By Zin Linn/ OpEdNews
February 21, 2014
Burma or Myanmar has a bad record concerning topic of human rights to date. Human Rights Watch criticizes Burma’s lately formed National Human Rights Commission (NHRC) which has not take part in competent role to scrutinize human rights violations in conflict zones. In February 2012, the commission’s chairman, U Win Mra, said that the commission would not look into allegations of abuses in the country’s ethnic armed conflict areas due to the government’s efforts to negotiate ceasefires.
HRW has also made a recommendation to the parliament which needed to pass legislation that would bring Myanmar’s NHRC in line with the Paris Principles on national human rights institutions in order to establish it as an independent and effective institution. However, people do not satisfy with the NHRC’s activities since it has made little progress for citizen’s rights protection.
Recently, the Network for Human Rights Documentation — Burma (ND-Burma) has released a periodic report documenting the human rights situation in Burma or Myanmar during the period of July 2013 — December 2013. The report focuses on 106 cases of human rights violations (HRVs) committed by the government and its supporters in the 14 states and regions throughout the country.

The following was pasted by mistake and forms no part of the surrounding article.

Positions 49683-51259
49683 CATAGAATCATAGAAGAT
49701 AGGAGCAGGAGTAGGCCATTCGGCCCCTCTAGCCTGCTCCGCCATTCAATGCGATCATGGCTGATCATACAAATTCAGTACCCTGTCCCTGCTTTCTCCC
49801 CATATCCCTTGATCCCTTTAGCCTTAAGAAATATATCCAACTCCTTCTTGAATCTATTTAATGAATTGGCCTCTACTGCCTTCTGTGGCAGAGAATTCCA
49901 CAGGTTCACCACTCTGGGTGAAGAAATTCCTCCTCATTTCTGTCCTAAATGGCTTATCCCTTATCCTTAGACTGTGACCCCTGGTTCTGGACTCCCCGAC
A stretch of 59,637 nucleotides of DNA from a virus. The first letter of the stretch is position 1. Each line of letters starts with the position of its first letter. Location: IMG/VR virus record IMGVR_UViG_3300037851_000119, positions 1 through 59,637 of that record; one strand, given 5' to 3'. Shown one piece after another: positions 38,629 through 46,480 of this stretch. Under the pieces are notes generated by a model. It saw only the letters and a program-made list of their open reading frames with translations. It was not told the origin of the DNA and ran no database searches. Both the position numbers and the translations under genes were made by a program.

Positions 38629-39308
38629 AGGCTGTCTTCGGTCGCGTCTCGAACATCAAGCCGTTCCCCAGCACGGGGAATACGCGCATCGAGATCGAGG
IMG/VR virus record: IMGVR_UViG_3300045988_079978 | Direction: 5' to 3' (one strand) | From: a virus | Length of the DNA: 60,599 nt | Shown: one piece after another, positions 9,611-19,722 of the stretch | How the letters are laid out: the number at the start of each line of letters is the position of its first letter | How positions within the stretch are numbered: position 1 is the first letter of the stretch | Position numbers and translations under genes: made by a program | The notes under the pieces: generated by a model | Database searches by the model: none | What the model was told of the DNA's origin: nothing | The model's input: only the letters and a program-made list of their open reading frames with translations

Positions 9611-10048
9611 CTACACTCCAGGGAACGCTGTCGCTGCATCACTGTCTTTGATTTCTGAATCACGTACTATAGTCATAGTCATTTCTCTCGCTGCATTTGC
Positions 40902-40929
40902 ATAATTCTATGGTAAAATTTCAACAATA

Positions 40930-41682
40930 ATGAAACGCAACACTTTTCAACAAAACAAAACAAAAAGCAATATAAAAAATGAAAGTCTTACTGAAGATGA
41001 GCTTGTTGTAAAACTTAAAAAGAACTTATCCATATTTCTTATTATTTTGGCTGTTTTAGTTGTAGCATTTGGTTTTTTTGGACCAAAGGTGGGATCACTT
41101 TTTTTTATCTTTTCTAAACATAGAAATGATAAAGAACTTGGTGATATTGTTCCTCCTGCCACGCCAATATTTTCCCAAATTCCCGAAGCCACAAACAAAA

There are many serious human rights violations addressed and highlighted in the report; torture, extra-judicial killing, illegal arrests and detention, arbitrary taxation, property crimes, forced labor, trafficking, forced displacement and rape.
ND-Burma’s recent report says that while on a tour to Europe, President U Thein Sein promised to release all political prisoners by the end of 2013 and declared that there would never again be any political prisoners in the country. Yet, by the time of composing the report, there are 33 political prisoners imprisoned in reference to “The Review Committee for Remaining Political Prisoners’.
Even though most political prisoners were released under section (18) and section 505-b, they were not free unconditionally but released under section 401, the report says. These conditions mean that human rights and political activists can still be re-arrested at any time. The Government is yet to abolish or amend this law. Then ND-Burma highlights that campaigners and human rights advocates constantly urge the government to take steps towards abolishing these unjust and undemocratic laws.
ND-Burma documented 27 cases of forced labour, 26 cases of land confiscation and 21 cases of torture. The violations were committed as direct result of on-going armed conflict and the military involvement in trade and industry.
According to the report, “The confiscation and destruction of property that ND-Burma has reported through the efforts of field workers has been reflected by the growing number of reports in recent news out of Burma. The weakness of the 2012 Farmland Law has allowed the government and closely linked businesses to continue to commit these HRVs unabated.”